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Oxidative agents can cause acute haemolytic anaemia in persons with G6PD deficiency. Understanding the relationship between G6PD genotype and the phenotypic expression of the enzyme deficiency is necessary so that severe haemolysis can be avoided. The patterns of oxidative haemolysis have been well described in G6PD deficient hemizygous males and homozygous females; and haemolysis in the proportionally more numerous heterozygous females has been documented mainly following consumption of fava beans and more recently dapsone. It has long been known that 8-aminoquinolines, notably primaquine and tafenoquine, cause acute haemolysis in G6PD deficiency. To support wider use of primaquine in Plasmodium vivax elimination, more data are needed on the haemolytic consequences of 8-aminoquinolines in G6PD heterozygous females. Two recent studies (in 2017) have provided precisely such data; and the need has emerged for the development of point of care quantitative testing of G6PD activity. Another priority is exploring alternative 8-aminoquinoline dosing regimens that are practical and improve safety in G6PD deficient individuals.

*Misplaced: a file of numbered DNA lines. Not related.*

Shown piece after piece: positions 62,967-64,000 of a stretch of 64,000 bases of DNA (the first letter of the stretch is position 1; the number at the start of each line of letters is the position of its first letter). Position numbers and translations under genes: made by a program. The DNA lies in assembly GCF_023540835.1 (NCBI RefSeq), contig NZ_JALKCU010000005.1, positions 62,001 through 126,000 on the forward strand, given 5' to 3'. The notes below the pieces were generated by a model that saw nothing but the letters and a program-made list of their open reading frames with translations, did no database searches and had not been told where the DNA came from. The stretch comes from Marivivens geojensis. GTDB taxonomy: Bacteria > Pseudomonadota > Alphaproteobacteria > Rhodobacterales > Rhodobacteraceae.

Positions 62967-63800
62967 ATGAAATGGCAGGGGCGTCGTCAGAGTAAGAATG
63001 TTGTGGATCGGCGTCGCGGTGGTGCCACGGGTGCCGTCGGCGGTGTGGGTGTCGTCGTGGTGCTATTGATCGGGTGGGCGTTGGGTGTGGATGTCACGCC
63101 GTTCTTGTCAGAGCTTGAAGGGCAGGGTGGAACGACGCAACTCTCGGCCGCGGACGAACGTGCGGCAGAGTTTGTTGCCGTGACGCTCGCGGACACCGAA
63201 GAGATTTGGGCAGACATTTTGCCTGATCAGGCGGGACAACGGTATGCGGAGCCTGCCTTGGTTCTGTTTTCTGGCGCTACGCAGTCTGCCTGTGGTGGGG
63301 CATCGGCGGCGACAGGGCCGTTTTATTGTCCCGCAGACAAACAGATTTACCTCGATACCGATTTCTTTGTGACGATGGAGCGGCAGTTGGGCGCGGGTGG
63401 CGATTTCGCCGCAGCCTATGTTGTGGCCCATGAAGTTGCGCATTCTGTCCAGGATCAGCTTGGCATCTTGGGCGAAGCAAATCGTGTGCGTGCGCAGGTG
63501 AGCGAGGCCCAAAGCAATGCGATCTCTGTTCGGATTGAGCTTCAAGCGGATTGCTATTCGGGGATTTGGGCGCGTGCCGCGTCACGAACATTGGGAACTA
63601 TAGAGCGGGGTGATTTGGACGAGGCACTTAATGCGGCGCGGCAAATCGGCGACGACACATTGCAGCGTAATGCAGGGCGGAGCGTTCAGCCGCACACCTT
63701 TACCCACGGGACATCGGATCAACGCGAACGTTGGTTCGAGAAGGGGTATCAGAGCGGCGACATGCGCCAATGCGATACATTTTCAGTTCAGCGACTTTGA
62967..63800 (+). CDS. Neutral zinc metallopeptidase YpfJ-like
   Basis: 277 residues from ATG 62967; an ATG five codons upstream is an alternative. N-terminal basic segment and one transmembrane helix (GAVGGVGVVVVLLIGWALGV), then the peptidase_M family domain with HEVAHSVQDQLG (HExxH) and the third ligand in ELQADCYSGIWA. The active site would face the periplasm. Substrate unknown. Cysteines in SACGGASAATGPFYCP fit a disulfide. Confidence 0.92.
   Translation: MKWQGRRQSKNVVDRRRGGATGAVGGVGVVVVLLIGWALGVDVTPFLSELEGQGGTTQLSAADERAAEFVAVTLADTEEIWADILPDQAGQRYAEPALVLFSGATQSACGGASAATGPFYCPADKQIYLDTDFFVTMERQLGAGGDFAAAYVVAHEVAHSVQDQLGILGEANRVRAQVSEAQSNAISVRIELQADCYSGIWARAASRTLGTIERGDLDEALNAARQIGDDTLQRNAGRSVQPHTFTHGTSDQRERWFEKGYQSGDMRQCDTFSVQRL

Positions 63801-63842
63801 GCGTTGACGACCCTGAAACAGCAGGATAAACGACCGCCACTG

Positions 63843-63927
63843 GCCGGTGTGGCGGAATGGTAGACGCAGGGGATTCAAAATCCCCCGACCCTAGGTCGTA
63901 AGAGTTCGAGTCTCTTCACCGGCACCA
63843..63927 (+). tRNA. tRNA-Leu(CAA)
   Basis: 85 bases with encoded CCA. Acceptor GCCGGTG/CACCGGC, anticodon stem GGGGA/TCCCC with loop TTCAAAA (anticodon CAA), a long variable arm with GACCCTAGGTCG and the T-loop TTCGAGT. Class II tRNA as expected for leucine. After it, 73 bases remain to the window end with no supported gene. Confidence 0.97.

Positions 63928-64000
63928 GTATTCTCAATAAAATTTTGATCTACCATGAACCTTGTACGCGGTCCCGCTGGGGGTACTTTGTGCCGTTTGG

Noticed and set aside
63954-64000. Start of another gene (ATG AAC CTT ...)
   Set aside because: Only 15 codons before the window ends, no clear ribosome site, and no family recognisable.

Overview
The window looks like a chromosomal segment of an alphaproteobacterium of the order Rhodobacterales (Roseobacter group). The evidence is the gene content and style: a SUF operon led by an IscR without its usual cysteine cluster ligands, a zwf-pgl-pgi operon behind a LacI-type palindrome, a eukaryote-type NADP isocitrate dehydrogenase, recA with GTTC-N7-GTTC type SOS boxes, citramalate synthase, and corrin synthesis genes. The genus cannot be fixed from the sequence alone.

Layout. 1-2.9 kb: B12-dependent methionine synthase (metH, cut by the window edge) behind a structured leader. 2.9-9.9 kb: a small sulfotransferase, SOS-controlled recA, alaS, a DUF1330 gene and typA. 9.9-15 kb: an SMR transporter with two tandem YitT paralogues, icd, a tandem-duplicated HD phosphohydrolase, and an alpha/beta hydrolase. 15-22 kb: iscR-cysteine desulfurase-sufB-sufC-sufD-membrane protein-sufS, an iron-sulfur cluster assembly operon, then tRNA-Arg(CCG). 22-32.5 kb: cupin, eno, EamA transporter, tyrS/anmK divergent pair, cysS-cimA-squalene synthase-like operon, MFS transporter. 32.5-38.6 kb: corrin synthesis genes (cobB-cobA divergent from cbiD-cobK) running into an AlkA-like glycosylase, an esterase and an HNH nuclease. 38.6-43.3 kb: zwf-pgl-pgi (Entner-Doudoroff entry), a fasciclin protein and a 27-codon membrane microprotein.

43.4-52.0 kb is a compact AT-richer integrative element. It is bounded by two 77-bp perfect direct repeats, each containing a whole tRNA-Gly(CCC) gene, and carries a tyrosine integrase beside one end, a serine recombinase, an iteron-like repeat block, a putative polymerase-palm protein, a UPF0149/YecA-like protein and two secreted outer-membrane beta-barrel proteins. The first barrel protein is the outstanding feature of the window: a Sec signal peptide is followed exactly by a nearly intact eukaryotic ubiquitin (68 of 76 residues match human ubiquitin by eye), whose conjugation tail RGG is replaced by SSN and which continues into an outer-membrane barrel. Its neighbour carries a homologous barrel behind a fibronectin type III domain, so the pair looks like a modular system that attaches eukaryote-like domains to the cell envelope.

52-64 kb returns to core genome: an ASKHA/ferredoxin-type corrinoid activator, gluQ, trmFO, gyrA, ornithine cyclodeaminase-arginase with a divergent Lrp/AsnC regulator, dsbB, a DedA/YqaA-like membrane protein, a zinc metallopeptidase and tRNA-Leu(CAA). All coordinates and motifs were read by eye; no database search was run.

Original publication

DOI

10.1186/s12936-018-2248-y

Type

Journal article

Journal

Malar J

Publication Date

02/03/2018

Volume

17

Keywords

8-aminoquinoline, G6PD deficiency, G6PD heterozygous female, Haemolysis, Malaria, Plasmodium vivax, Primaquine, Radical cure, Antimalarials, Female, Glucosephosphate Dehydrogenase Deficiency, Hemolysis, Heterozygote, Humans, Malaria, Vivax, Primaquine